Throughout the years, an interesting phenomenon related to payments processing portfolio valuations has arisen: the fair market value of a merchant acquiring portfolio has, more often than not, been equal to or greater than the fair market value of the payments processing company, or enterprise itself.  A review of Preston Todd Advisors’ proprietary database reveals that across the spectrum of ISOs with roughly 2,500 to 15,000 MIDs, approximately eight out of ten portfolios displayed this characteristic from 2008 through 2015.
The notion that a merchant portfolio asset can be worth more than the entirety of the company that built it is arguably counterintuitive – it doesn’t seem like that should be the case. After all, it’s human nature to intuit things this way: that a part of something cannot have a greater value than the whole. But when you take a closer look at the cost structure of a traditional ISO, the explanation as to why this phenomenon has historically proven true comes to light.

 

The old ISO model…

 

ISOs of the traditional mold were designed to sell payments processing. The ability to process the transaction itself was the value proposition ISOs provided to merchants. Transaction processing was sold to merchants via sales channels comprised of 1099 agents, W-2 sales people, or a combination of both. From a market valuation perspective, the costs associated with the revenue derived from an ISO’s merchant processing portfolio would be tied, in many instances, directly to the costs of the sales channel. This is because a portfolio acquisition typically contemplated carving out the processing portfolio and the sales channel assets only:  the deal structure and valuation was based on a buyer being able to “pull” the portfolio and sales channel and “plug them” into their own ISO platform, leaving the selling ISO’s remaining operational costs behind.

 

Thus, the valuation of the merchant portfolio asset often exceeded that of the entire ISO because ISO valuations, for their part, were based on a more traditional valuation methodology, whereby a company’s valuation, or enterprise valuation, was based on a multiple of their earnings, before interest, taxes, depreciation, and amortization were calculated out. Because enterprise valuations were based on a company’s entire cost structure, which included all the general and administrative costs in addition to the sales channel expenses – the valuations often came in lower than the merchant portfolio itself. (The principle in play being that netting down a business’ cash flows by all of its operational expenses further reduces its future cash flows, and pushes the valuation downwards)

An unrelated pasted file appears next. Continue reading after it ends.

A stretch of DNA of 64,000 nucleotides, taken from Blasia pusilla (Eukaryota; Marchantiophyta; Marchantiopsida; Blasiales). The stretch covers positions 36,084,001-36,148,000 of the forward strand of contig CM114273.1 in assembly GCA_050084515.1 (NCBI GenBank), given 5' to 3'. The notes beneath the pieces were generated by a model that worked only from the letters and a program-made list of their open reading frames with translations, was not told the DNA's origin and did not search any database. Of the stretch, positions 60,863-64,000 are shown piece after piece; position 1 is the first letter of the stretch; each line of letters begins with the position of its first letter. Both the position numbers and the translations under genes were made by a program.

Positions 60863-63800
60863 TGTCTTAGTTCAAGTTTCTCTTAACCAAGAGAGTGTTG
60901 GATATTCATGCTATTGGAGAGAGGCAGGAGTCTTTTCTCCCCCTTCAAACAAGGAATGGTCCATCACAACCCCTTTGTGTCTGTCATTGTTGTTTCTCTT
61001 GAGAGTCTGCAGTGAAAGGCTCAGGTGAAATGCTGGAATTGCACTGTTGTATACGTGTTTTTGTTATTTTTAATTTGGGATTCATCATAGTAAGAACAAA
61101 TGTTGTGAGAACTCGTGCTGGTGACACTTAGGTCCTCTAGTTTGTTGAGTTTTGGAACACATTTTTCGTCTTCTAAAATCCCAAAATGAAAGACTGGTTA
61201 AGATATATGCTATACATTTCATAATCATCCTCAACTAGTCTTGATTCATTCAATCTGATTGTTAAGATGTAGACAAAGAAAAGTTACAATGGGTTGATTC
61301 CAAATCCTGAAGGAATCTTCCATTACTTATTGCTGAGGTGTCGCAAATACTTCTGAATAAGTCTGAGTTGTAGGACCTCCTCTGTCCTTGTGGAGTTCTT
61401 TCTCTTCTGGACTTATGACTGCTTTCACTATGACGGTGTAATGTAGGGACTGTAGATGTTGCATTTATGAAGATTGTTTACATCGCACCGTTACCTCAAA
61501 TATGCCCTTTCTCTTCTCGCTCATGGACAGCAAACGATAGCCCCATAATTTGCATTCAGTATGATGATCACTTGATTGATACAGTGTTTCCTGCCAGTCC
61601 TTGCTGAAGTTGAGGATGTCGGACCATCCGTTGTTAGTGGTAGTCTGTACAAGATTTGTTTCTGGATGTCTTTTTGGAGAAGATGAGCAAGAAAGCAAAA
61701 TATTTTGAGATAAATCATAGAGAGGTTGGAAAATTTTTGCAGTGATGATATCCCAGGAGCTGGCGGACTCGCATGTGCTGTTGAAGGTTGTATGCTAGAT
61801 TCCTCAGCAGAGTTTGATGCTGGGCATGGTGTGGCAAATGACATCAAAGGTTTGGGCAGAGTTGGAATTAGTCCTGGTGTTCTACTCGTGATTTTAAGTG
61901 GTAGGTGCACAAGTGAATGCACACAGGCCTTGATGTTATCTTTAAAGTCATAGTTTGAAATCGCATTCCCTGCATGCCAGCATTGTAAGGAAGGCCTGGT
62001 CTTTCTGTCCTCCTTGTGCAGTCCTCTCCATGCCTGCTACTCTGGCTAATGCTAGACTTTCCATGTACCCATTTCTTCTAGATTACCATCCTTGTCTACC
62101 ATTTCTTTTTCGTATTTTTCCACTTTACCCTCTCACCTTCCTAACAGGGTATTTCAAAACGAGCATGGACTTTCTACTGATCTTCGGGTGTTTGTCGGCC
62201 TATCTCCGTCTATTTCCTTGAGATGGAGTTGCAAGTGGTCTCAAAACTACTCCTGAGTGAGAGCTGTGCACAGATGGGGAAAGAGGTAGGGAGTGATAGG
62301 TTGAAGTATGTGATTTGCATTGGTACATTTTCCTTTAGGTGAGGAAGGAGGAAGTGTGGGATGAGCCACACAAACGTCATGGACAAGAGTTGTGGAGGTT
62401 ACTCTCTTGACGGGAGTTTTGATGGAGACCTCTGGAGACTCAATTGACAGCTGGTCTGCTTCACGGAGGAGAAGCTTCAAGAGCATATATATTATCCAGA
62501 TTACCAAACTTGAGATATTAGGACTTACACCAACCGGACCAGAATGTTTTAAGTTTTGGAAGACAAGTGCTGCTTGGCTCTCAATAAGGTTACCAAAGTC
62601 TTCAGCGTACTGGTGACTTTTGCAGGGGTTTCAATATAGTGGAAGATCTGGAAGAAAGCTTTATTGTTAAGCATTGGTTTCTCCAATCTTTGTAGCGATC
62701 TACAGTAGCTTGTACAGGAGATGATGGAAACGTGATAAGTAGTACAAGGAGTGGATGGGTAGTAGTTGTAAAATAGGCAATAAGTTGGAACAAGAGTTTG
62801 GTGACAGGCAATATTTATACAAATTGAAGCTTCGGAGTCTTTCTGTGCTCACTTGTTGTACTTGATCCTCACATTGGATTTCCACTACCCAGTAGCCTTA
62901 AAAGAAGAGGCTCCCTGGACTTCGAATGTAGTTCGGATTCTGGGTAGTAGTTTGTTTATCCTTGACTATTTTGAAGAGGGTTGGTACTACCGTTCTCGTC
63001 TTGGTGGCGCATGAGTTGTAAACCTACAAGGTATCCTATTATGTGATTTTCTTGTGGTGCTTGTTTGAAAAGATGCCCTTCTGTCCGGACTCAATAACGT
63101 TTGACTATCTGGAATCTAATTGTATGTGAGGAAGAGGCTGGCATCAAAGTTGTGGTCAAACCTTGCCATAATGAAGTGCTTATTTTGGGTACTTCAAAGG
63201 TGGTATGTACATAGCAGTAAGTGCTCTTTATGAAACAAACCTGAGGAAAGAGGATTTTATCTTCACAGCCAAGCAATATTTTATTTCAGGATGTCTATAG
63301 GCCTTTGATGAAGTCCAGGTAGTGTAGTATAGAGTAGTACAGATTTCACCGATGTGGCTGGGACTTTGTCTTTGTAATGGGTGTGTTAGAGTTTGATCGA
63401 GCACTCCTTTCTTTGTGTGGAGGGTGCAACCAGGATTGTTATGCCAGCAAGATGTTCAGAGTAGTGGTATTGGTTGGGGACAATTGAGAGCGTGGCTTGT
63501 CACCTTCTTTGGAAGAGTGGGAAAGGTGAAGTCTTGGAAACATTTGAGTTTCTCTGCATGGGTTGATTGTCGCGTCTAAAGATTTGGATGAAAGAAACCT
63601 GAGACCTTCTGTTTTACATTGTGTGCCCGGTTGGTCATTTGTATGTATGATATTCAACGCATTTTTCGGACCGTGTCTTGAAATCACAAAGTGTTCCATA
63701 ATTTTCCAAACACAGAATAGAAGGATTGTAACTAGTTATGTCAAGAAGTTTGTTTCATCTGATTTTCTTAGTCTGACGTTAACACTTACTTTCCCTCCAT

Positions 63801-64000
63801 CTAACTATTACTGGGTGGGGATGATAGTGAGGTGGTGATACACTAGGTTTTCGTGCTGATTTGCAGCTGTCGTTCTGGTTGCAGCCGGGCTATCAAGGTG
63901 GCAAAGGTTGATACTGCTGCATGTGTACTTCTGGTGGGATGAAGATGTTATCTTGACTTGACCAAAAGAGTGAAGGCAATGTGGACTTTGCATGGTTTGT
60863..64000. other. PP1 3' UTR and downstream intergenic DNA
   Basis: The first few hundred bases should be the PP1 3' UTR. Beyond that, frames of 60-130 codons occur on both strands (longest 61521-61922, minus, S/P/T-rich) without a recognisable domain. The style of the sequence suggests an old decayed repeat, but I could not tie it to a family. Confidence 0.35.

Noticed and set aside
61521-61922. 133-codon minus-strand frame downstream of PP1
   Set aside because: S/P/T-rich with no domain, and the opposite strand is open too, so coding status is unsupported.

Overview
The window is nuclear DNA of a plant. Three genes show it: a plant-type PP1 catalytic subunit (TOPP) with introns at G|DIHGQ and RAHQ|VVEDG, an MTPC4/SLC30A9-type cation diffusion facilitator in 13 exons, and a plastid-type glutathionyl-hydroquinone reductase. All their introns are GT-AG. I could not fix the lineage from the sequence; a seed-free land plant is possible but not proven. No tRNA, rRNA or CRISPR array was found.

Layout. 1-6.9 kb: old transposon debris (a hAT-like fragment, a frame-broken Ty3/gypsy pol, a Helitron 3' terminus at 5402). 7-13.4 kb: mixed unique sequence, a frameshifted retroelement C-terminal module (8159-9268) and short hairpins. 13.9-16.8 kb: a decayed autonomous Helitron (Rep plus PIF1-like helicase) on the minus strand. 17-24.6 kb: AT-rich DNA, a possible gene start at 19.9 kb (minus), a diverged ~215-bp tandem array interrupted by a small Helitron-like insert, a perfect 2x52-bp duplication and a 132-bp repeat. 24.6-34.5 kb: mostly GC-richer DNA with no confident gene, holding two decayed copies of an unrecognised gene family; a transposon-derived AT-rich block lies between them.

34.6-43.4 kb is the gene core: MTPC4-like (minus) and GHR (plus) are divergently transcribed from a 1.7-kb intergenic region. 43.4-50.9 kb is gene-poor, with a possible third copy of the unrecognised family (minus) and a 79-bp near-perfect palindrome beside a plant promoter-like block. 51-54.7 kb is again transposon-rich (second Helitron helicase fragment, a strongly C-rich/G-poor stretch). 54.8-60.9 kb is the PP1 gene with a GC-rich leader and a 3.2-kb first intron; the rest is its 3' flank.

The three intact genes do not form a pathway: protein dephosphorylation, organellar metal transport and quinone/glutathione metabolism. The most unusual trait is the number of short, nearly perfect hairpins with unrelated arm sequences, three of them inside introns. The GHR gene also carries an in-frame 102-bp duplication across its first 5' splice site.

The new ISO model…

 

The basic ISO business model has changed. ISOs are no longer just in the payments processing business – they’re in the technology business. ISOs provide value added products and services that go well beyond payments processing. Integrated POS, end-to-end business management solutions, and new infrastructure schemes like omni-channel are part and parcel of today’s ISO business model and the merchant portfolios included therein.

 

This is significant because…

 

The sale, implementation, and servicing of these new technologies that ISOs are employing doesn’t come without a price. Whether an ISO elects to build, develop, or acquire these new technologies, or leverage someone else’s technology in some form of a joint venture or strategic relationship, the ISO is necessarily accruing new costs, and these new costs have a direct impact on the ISO’s portfolio valuation.

 

And the historical gap between portfolio and ISO valuations is narrowing because…

 

The merchant portfolios being built today are no longer products of the sale of payments processing, they’re the products of the sale, installation, and support of customizable, sophisticated technology platforms that provide operational efficiencies, robust reporting, and frictionless, multi-channel consumer shopping experiences to businesses. And because of this, there are additional expenses that are directly tied to the portfolio assets that did not exist before.

 

A merchant portfolio and attendant sales channel can no longer be pulled as a stand-alone asset. Payments processing is only part of the value that ISOs are selling to businesses. As such, all the costs associated with the technologies and transaction processing that ISOs are selling need to be factored into the projected future cash flows of the portfolio, in addition to the costs of the sales channel, which ties directly to valuation.

 

As a result, it is imperative that buyers now model portfolio acquisitions as they would enterprise acquisitions, and as the methodologies for portfolio and enterprise valuations become comparable, so do the valuations themselves.

 

Article originally published in The Green Sheet on October 10th, 2016